We’ve made babies pretty much the same way for a very long time. No need to get into the specifics, but for the majority of people throughout human history, sex and reproduction have been inextricably linked. But, according to Hank Greely, a professor at Stanford and author of "The End of Sex and the Future of Human Reproduction," that all may change — and sooner than we think.

“In 20-40 years, most babies born to people with good health coverage anywhere in the world will not have been conceived in bed or in the backseat of a car, but will have been conceived in a clinic,” Greely said.

That isn’t to say that people will stop having sex, but Greely thinks that a lot of us won’t be having sex to make babies. Instead, we’ll be using a combination of new technologies that will take reproduction out of the bedroom and into the lab. This move might seem troubling to some, but Greely believes that it’s important to consider this future before it arrives.

So what will this technology actually look like to prospective parents? Well, in Greely’s view, a couple would go to a clinic, and a medical professional would take a skin sample from a woman. This skin cell would then be turned into stem cells (specifically an induced pluripotent stem cell), and those stem cells would be made into egg cells. These egg cells would be combined with sperm (which could also be made from skin cells) to form embryos. A bunch of embryos would be created (Greely roughly estimates 100), and each one would receive a whole genome sequence.

By examining the embryos’ DNA, parents could find out if each embryo was susceptible to genetic diseases or predisposed to health risks. Parents could then select the embryo with the highest chance of leading a healthy life, and bring that embryo to term. Then, voila — a new human will have been brought into the world.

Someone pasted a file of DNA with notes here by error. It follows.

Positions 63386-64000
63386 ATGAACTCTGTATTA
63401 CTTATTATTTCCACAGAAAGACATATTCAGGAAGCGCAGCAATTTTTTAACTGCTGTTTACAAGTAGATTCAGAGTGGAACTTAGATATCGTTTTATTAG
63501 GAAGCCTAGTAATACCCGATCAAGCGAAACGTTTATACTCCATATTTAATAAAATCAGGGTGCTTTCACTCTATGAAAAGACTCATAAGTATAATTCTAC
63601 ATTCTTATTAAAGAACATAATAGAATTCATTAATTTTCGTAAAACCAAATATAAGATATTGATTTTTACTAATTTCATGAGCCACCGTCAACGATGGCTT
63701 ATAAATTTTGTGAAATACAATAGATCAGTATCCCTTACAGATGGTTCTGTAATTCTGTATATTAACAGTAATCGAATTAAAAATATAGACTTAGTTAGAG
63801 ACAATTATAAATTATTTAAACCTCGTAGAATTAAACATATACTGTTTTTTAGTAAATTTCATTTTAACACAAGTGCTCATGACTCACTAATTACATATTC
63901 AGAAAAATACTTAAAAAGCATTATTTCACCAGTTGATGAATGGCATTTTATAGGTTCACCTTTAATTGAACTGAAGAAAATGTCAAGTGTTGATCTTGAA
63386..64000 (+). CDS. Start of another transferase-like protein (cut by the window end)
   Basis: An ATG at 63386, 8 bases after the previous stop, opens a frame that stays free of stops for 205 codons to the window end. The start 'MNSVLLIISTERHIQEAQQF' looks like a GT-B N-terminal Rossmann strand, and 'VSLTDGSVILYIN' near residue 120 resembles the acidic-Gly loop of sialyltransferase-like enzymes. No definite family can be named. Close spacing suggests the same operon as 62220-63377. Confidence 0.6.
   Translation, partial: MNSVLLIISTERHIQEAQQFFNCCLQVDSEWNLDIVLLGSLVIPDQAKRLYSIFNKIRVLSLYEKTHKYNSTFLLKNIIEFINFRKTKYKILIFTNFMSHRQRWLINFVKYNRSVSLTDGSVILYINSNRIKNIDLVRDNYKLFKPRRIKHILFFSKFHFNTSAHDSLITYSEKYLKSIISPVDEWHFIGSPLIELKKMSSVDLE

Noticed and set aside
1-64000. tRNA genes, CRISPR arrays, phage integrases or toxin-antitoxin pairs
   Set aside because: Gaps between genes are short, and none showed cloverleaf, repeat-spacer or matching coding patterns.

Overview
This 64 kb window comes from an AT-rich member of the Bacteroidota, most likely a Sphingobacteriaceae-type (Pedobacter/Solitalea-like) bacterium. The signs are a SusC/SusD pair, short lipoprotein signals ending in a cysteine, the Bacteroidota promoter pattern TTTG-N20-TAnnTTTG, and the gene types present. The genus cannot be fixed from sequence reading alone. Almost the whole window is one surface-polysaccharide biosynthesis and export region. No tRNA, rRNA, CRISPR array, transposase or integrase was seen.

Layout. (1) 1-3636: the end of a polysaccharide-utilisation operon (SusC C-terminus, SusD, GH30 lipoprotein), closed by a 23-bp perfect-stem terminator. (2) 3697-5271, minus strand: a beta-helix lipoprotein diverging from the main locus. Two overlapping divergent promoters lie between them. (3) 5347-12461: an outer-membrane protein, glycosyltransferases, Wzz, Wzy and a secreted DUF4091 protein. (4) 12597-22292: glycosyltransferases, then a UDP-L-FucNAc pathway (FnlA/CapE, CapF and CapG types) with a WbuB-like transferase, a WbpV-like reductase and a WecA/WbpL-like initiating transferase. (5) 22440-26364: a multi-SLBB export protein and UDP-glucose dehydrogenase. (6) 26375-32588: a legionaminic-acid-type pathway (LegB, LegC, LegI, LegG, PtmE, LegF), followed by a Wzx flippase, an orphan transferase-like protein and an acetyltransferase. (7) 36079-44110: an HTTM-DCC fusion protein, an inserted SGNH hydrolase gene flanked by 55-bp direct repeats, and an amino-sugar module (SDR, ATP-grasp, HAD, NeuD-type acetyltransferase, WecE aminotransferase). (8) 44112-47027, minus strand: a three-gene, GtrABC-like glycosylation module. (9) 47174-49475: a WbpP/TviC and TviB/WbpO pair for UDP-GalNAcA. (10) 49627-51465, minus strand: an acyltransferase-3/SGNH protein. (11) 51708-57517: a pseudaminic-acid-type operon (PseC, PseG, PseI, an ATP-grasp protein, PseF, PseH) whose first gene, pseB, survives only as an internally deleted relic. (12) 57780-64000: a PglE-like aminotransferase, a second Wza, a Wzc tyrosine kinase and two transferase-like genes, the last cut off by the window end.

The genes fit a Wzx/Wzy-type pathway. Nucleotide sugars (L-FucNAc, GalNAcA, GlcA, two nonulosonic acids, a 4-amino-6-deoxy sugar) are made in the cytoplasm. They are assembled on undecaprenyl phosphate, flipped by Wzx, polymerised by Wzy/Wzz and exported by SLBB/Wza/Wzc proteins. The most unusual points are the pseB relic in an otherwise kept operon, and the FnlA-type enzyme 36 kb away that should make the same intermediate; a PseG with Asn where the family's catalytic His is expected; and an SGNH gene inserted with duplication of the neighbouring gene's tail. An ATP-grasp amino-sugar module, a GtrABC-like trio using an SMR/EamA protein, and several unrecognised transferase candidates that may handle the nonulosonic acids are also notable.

This may sound a bit sci-fi (to be specific, it sounds like Gattaca), but the technology Greely is talking about is, in one form or another, on its way. Thousands of babies are born via in vitro fertilization every year. We’ve already been able to sequence the human genome, and we’re learning more about the mysteries of our DNA every year. Research into the potential of induced pluripotent stem cells is progressing. Greely envisions the cost of sequencing going down and our ability to extract and use stem cells going up.

Now, obviously, there will be issues and objections. For one, ensuring that the procedure is safe is vitally important. Greely raises another point: if people in the future are able to select against genetic diseases, are they telling people with conditions like Down Syndrome that they shouldn’t have been born? There’s also the slightly disturbing idea of picking children based on their genetic makeup — and that isn’t even considering the various religious and philosophical objections. Which is precisely why Greely believes we should be thinking about this transformative technology now.

“Sometime in the next 20 to 40 years, this is going to happen,” he said. “It’s going to change how we have babies, it’s going to change the world we all live in … it’s important.” And if we think about and worry about the implications now, then we are less likely to create catastrophes.